Thursday, April 28, 2011

Get a Taller Stature with an Inversion Table(Microgravity)

Most height seekers know the story about how astronauts get taller in space.  The effect of space can be mimicked by inversion(Body Champ IT8070 Inversion Therapy Table).  Microgravity seems to have an effect on height above and beyond that of sleep.  Sleep is an important part of growth.  Weight loaded chicks who had sustained loading with no release from load had a shorter stature.  Decompression may be an important part of height growth.  Think about the physics of growing taller via the growth plate.  How can a bunch of hypertrophying chondrocytes push away two halves of a bone resulting in a longer bone?  It must need the period of sleep to stretch out the bone.  Perhaps the extra decompression provided by microgravity can result in bonus height growth.  Intermittent microgravity such as that by an inversion table(and maybe even something like a decline bench) may not only give you temporary height but may help with chondrogenic differentiation.  And temporary height can be useful in a situation where you need to meet a height requirement.

How does microgravity affect chondrogenesis and chondrogenic differentiation and how can we use this to grow taller both via LSJL and during natural development?

Differentiation of mesenchymal stem cells towards a nucleus pulposus-like phenotype utilizing simulated microgravity In vitro.

"Mesenchymal stem cells (MSCs) were induced into a nucleus pulposus-like phenotype utilizing simulated microgravity in vitro in order to establish a new cell-based tissue engineering treatment for intervertebral disc degeneration. For induction of a nucleus pulposus-like phenotype, MSCs were cultured in simulated microgravity in a chemically defined medium supplemented with 0 (experimental group) and 10 ng/mL (positive control group) of transforming growth factor β1 (TGF-β1). MSCs cultured under conventional condition without TGF-β1 served as blank control group. On the day 3 of culture, cellular proliferation was determined by WST-8 assay. Differentiation markers were evaluated by histology and reverse transcriptase-polymerase chain reaction (RT-PCR). TGF-β1 slightly promoted the proliferation of MSCs. The collagen and proteoglycans were detected in both groups after culture for 7 days[Microgravity resulted in collagen and proteoglycan expression even without TGF-Beta1, even though this study is analyzing spinal discs any expression of chondrogenic markers will help us grow taller]. The accumulation of proteoglycans was markedly increased. The RT-PCR revealed that the gene expression of Sox-9, aggrecan and type II collagen, which were chondrocyte specific, was increased in MSCs cultured under simulated microgravity for 3 days. The ratio of proteoglycans/collagen in blank control group was 3.4-fold higher than positive control group, which denoted a nucleus pulposus-like phenotype differentiation. Spontaneous differentiation of MSCs towards a nucleus pulposus-like phenotype in simulated microgravity occurred."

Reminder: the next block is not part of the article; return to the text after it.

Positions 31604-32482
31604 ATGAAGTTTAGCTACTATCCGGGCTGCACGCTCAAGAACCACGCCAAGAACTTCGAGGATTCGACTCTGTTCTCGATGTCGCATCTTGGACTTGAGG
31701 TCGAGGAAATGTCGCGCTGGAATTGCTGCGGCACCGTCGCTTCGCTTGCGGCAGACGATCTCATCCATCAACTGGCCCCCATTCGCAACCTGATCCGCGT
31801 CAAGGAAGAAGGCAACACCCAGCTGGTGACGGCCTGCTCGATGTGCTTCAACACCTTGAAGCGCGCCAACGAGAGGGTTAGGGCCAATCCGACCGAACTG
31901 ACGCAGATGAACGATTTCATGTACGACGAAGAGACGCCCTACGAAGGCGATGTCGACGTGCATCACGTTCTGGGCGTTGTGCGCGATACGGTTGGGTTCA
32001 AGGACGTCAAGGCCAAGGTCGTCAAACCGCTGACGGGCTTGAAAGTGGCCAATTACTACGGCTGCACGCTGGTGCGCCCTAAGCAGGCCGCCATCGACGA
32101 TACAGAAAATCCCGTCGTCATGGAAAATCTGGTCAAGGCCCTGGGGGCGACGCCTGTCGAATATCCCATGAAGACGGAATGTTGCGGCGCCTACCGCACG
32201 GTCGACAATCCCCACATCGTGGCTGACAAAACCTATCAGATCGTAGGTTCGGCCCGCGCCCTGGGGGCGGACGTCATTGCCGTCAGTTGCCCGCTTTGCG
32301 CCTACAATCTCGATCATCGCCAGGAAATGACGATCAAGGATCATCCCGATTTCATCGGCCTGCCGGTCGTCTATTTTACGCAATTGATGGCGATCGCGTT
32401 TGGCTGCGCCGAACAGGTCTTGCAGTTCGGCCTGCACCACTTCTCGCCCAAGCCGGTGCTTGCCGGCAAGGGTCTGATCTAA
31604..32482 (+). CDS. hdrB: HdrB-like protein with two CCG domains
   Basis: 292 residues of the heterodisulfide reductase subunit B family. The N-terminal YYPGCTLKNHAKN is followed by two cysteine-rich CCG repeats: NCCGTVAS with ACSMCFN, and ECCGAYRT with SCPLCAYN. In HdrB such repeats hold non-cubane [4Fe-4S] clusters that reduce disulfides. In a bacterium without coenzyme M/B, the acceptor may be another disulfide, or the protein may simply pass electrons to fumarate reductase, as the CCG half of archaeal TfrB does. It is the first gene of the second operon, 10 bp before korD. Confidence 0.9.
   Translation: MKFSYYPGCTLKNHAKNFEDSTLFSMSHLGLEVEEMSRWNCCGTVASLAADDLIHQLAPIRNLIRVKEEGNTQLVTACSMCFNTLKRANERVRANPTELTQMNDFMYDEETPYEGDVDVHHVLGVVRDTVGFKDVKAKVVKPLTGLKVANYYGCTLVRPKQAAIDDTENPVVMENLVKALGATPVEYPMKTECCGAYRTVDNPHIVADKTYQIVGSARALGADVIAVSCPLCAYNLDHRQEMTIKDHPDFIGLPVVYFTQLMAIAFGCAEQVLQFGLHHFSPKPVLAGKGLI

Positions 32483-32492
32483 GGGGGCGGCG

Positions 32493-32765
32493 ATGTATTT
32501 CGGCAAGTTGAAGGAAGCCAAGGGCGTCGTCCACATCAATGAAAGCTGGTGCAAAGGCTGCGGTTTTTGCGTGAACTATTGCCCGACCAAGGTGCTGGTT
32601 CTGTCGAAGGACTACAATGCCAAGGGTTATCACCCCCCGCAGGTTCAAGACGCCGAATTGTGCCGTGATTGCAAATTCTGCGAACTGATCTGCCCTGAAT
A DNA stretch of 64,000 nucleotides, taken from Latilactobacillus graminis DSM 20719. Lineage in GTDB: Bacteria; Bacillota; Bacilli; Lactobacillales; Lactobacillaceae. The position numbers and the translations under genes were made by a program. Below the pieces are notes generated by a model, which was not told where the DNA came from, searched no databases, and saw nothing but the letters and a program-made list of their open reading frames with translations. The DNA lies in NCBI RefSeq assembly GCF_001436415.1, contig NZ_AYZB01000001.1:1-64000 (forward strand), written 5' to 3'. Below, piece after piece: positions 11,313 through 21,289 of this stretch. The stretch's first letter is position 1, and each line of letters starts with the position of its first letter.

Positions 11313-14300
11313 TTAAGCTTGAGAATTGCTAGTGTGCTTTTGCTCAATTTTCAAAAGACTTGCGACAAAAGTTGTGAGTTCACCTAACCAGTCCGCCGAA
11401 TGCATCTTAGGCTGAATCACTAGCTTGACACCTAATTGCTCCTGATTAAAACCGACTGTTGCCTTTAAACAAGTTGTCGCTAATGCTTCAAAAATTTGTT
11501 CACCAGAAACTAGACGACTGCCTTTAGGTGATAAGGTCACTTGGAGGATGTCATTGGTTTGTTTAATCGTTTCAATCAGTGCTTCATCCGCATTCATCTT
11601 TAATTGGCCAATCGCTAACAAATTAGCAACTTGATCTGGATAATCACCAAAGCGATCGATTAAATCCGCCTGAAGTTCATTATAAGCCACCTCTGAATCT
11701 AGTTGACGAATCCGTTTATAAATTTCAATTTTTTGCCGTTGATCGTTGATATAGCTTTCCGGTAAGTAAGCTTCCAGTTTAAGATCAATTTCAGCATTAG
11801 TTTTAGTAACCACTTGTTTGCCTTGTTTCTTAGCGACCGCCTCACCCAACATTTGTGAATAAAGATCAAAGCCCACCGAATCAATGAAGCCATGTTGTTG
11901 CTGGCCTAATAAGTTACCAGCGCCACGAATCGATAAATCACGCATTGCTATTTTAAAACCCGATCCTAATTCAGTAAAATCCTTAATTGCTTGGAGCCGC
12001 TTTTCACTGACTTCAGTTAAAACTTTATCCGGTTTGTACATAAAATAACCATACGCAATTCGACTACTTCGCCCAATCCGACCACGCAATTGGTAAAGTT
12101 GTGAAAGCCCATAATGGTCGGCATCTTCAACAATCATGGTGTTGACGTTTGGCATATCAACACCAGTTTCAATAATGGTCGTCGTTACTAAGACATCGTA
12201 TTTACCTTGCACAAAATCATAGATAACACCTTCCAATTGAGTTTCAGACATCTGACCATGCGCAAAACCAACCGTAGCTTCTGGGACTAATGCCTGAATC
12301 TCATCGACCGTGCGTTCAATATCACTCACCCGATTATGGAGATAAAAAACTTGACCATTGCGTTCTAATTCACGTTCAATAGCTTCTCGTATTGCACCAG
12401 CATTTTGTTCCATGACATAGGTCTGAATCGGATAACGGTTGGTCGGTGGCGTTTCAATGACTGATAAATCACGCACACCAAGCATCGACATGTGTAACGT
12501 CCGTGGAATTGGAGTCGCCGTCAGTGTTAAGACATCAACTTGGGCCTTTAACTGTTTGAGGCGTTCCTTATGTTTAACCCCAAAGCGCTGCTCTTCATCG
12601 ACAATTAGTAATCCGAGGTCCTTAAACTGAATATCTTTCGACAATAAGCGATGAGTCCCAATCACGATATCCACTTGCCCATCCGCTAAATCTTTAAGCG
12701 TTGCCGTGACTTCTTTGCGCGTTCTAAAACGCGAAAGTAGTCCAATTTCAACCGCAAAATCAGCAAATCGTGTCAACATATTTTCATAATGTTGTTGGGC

Now this study was not in the human body so the drawbacks of sustained microgravity could not be taken into account.  Sustained microgravity in rats was shown to reduce the growth plate cell count in rats.  The absence of TGF-Beta1 resulted in higher proteoglycan/collagen content than the control group with TGF-Beta1.  TGF-Beta1 is produced by osteoblast cells in the bone.  So, it's this TGF-Beta1 which is stimulated by loading that could be the difference between growth plate chondrocytes and articular chondrocytes(articular chondrocytes are surrounded by much less bone).

Microgravity is very helpful in inducing chondrogenic differentiation.  Intermittent microgravity could allow for the encouragement of a chondrogenic phenotype but still allow for the loading needed for the bone cells to secrete TGF-Beta1.

How do already more mature chondrocytes respond to microgravity?

Characterization of human chondrocytes exposed to simulated microgravity.

"We characterized human chondrocytes incubated on a random positioning machine (RPM) to simulate microgravity (microg).
When cultured in simulated microg, human chondrocytes start forming 3D cell assemblies within 5 days. After 24h, we could not detect caspase-3, Fas, p53 or Bcl-2 proteins in these cells, Annexin V flow cytometry, however, revealed 18% of apoptotic chondrocytes in 1g cultures but only 10% on the RPM[microgravity reduces chondrocyte apoptosis]. Both rates of apoptosis were not changed, when vascular endothelial growth factor (VEGF) or basic fibroblast growth factor (bFGF) was added. 24 h, simulated microgravity also had significantly decreased collagen type I and X, but did not change collagen type IV and laminin, while collagen type II, chondroitin sulfate and aggrecan were elevated as compared with 1g controls[microgravity downregulated the bone marker type I collagen and the terminal differentiation marker type X collagen and upregulated hyaline cartilage marker type II collagen and proteoglycans]. The production of collagen type II/X, chondroitin sulfate and aggrecan was modified, when external bFGF or VEGF had been applied.
Chondrocytes exposed to simulated microg seem to change their extracellular matrix production behavior, while they rearrange their cytoskeletal proteins prior to forming 3D aggregates."